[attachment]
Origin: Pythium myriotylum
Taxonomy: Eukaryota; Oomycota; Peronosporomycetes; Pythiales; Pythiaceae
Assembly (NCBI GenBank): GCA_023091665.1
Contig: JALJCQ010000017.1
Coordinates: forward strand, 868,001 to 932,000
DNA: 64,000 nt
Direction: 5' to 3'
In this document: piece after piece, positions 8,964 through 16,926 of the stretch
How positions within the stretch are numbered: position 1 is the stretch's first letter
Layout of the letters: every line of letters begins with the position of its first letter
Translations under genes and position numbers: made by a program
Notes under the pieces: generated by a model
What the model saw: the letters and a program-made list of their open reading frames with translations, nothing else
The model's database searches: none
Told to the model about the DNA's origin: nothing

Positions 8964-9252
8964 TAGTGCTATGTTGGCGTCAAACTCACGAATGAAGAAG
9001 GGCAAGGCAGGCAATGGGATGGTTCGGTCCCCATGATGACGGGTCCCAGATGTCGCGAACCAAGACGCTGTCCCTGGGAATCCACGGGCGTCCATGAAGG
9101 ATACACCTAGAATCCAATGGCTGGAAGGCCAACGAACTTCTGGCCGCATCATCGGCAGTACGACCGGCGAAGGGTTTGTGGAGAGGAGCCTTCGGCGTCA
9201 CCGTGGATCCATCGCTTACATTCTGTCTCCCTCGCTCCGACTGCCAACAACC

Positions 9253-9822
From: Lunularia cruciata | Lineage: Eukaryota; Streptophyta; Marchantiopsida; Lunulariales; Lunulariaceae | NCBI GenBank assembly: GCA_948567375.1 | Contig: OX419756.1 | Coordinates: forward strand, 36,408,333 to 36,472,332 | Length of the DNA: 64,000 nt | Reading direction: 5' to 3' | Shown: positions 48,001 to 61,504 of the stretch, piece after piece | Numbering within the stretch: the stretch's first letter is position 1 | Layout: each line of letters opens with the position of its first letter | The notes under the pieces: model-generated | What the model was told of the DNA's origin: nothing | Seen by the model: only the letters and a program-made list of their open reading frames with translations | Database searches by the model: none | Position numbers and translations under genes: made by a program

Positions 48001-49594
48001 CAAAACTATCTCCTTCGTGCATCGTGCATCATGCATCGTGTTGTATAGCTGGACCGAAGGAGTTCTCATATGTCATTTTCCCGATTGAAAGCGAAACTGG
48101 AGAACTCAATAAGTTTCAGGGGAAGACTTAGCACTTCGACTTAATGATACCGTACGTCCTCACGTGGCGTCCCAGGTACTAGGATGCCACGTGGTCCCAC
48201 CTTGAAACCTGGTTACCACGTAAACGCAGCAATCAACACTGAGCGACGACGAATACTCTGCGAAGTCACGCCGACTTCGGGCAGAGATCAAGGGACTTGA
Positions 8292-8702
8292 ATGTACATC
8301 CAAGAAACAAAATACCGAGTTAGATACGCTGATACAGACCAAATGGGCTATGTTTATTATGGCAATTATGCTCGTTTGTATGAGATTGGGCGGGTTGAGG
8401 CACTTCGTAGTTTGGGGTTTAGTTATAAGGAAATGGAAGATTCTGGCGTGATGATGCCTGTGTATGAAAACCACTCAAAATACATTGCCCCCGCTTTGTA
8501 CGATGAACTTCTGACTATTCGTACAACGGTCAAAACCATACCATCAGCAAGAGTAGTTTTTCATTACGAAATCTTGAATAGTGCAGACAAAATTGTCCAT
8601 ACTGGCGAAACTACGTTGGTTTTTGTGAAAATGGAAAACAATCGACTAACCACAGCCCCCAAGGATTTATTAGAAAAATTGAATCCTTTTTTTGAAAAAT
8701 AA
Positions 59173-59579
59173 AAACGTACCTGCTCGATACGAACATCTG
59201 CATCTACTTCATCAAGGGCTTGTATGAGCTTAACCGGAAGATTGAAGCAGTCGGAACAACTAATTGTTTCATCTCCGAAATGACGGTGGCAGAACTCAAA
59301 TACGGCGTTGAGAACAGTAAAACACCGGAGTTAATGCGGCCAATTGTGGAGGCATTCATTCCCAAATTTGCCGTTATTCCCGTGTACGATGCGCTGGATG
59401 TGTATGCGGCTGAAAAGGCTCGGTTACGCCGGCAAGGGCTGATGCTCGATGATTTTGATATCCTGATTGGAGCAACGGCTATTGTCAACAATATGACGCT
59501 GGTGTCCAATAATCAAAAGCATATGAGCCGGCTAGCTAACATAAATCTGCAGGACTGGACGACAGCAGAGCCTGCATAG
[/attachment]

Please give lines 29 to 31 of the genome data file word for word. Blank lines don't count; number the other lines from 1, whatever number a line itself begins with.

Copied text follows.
8301 CAAGAAACAAAATACCGAGTTAGATACGCTGATACAGACCAAATGGGCTATGTTTATTATGGCAATTATGCTCGTTTGTATGAGATTGGGCGGGTTGAGG
8401 CACTTCGTAGTTTGGGGTTTAGTTATAAGGAAATGGAAGATTCTGGCGTGATGATGCCTGTGTATGAAAACCACTCAAAATACATTGCCCCCGCTTTGTA
8501 CGATGAACTTCTGACTATTCGTACAACGGTCAAAACCATACCATCAGCAAGAGTAGTTTTTCATTACGAAATCTTGAATAGTGCAGACAAAATTGTCCAT